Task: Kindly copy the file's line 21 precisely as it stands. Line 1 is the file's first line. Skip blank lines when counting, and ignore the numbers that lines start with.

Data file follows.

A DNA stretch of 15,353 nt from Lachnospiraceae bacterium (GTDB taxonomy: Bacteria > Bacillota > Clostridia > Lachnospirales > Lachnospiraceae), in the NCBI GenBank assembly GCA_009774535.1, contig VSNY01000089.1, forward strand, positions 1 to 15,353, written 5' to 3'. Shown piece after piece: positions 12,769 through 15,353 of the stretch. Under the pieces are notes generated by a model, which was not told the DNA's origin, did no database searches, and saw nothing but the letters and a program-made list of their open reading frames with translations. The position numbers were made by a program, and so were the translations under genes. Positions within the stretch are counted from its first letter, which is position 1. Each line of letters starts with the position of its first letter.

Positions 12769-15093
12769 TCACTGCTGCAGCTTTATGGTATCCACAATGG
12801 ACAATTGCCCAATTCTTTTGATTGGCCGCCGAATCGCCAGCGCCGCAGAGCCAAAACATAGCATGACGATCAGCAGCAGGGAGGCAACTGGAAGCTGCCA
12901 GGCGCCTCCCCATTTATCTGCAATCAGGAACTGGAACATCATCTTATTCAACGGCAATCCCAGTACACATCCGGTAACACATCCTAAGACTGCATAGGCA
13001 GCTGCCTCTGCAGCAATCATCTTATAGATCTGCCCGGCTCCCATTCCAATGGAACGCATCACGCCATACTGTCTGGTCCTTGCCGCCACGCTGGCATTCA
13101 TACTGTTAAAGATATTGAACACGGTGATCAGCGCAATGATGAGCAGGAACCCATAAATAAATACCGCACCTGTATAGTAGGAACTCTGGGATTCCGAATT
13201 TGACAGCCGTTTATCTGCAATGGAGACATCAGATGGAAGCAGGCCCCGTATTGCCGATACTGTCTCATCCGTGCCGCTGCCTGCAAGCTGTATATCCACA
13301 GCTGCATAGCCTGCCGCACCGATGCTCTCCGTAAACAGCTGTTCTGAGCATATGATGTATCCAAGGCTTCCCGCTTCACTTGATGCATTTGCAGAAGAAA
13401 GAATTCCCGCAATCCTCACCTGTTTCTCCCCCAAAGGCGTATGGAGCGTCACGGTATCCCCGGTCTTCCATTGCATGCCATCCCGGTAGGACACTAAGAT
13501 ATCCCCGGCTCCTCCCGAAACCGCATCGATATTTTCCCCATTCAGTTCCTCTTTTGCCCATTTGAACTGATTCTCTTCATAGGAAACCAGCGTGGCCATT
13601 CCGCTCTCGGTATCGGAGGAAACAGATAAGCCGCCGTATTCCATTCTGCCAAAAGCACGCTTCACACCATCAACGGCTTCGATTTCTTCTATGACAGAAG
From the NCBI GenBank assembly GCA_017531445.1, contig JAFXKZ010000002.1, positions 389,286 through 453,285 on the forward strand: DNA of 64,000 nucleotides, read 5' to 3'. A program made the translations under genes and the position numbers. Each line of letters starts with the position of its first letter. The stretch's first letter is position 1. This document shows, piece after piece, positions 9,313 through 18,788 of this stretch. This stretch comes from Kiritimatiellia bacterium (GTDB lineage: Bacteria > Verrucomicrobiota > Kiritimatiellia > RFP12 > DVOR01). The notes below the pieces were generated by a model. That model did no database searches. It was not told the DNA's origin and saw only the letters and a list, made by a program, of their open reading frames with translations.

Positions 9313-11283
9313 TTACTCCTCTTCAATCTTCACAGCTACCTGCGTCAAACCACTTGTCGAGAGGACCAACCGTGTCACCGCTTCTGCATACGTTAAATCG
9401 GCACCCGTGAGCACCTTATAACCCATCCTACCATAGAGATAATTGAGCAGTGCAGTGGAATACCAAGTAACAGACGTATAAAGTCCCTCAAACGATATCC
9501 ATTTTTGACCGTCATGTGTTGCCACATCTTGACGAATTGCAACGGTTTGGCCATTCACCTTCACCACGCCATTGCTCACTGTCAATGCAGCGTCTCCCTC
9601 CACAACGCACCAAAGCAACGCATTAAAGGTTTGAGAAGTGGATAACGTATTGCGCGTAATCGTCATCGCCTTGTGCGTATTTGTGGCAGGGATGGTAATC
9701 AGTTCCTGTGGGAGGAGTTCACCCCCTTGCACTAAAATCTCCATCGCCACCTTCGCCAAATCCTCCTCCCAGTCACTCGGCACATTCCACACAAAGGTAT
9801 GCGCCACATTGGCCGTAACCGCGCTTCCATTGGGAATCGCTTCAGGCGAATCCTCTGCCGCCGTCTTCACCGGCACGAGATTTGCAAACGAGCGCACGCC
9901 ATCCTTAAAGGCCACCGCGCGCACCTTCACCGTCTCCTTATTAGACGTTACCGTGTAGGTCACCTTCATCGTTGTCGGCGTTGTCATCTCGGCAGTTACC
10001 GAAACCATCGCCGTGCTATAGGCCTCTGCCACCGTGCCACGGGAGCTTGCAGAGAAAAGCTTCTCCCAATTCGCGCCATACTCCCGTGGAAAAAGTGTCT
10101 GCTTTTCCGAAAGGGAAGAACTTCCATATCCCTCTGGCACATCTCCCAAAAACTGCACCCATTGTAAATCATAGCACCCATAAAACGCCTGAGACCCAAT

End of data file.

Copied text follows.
9901 ATCCTTAAAGGCCACCGCGCGCACCTTCACCGTCTCCTTATTAGACGTTACCGTGTAGGTCACCTTCATCGTTGTCGGCGTTGTCATCTCGGCAGTTACC